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Vertical Guitar Shapes

The guitar is a shape-oriented instrument. Once we have learned a fretboard shape or pattern, it can be moved around the neck to different frets and strings. This ability allows us to assimilate musical information much more quickly, develops muscle memory, and assists in improvisation. The only caveat to this process is due to the nature of the tuning system we use. All of the strings are tuned in fourths, except between the 3rd and 2nd, which is a major 3rd.*

This is a blessing and a curse. The tuning arrangement allows for many sounds that could not be achieved otherwise. However, it does make it more challenging to move the shape vertically. If you learn a chord shape, you can slide it horizontally to any fret and have the same sound, only transposed to a new key. However, the same shape when moved vertically across a fret will change to a different type of chord if the movement involves crossing the 3rd and 2nd strings.

For instance, the chord shape achieved by depressing the fifth fret on the 1st-3rd strings creates an Am chord. Moving horizontally two frets higher to the seventh fret, it becomes Bm. It stays a minor chord no matter where you move it. However, that same shape moved vertically to strings 2nd-4th becomes a C major chord. Moving to strings 3rd-5th or 4th-6th changes it to Gsus and Dsus, respectively. This anomaly means some extra time spent learning various shapes, but it can make a lot of chords a lot easier once you know where to put them.

In order to master vertical fretboard movement quickly, I suggest practicing the following shapes across the fifth fret on every possible set of strings, starting with the bass strings and moving toward the treble. You may add more advanced shapes after you learn these basic buildings blocks. Remember the one-fret warp factor: raise the note one fret higher as it crosses to the 2nd string.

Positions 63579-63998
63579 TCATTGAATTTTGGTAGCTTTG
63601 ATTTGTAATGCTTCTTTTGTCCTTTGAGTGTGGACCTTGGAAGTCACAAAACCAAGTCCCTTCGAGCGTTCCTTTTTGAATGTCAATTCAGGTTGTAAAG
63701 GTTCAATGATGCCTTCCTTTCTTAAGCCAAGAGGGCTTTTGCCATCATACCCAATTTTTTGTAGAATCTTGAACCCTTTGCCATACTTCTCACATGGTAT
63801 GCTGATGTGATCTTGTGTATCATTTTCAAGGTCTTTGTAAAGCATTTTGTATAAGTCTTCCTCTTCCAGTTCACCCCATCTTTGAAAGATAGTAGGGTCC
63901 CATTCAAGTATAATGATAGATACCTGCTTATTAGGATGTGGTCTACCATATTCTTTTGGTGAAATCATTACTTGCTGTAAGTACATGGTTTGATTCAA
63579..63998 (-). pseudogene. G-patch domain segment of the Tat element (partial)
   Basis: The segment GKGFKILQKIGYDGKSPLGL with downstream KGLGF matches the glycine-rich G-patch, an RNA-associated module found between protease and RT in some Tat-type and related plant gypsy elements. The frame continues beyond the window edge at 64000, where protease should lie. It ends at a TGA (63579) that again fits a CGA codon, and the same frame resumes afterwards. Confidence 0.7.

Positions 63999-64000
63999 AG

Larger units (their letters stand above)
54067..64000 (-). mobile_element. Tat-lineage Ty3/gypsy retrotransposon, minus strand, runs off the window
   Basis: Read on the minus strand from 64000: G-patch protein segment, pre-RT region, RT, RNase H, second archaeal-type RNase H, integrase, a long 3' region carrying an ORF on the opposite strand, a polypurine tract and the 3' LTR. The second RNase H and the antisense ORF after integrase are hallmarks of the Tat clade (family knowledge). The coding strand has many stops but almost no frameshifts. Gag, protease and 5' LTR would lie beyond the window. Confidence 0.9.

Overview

These shapes start with the first finger on the 5th fret of the 6th string. All the numbers are the frets, and each string is separated by dashes. Note: With intervals and chords, the notes are to be played simultaneously; with arpeggios and scales, they are to be played consecutively.


two notes, two strings

Perfect 5th: 5-7, 5-7, 5-7, 5-8, 6-8

Perfect 4th: 5-5, 5-5, 5-5, 5-6, 6-6

Major 3rd: 5-4, 5-4, 5-4, 5-5, 6-5

Minor 3rd: 5-3, 5-3, 5-3, 5-4, 6-4

Major 6th: 5-4, 5-4, 5-5, 5-5  (skip a string between notes)

Minor 6th: 5-3, 5-3, 5-4, 5-4  (skip a string)

Tritone: 5-6, 5-6, 5-6, 5-7, 6-7

Octave: 5-7, 5-7, 5-8, 5-8 (skip a string); 8-5, 7-5, 7-5 (skip two strings)


three notes, two strings

Major: 5-47, 5-47, 5-47, 5-58, 6-58; also 59-7, 59-7, 59-7, 59-8, 6 10-8

Minor: 5-37, 5-37, 5-37, 5-48, 6-48; also 58-7, 58-7, 58-7, 58-8, 69-8

four notes, three strings

Major 7th: 5-47-6, 5-47-6, 5-47-7, 5-58-7; also 5-4-26, 5-4-26, 5-4-37, 5-5-37

Dominant 7th: 5-47-5, 5-47-5, 5-47-6, 5-58-6; also 5-4-25, 5-4-25, 5-4-36, 5-5-36

Minor 7th: 5-37-5, 5-37-5, 5-37-6, 5-48-6; also 5-3-25, 5-3-25, 5-3-36, 5-4-36


three notes, three strings

Major: 5-4-2, 5-4-2, 5-4-3, 5-5-3

Minor: 5-3-2, 5-3-2, 5-3-3, 5-4-3


eight notes, three strings

Major: 57-457-467, 57-457-467, 57-457-578, 57-568-578

Minor: 578-578-57, 578-578-57, 578-578-68, 578-689-68

six notes, three strings

Major Pentatonic: 57-47-47, 57-47-47, 57-47-58, 57-58-58

Minor Pentatonic: 58-57-57, 58-57-57, 58-57-68, 58-68-68

*When tuning the guitar, you match the 5th fret, 6th string with the 5th string open and make them sound in unison (same pitch). You do the same for each pair of strings except for the 2nd string, which is tuned at the 3rd string, 4th fret.

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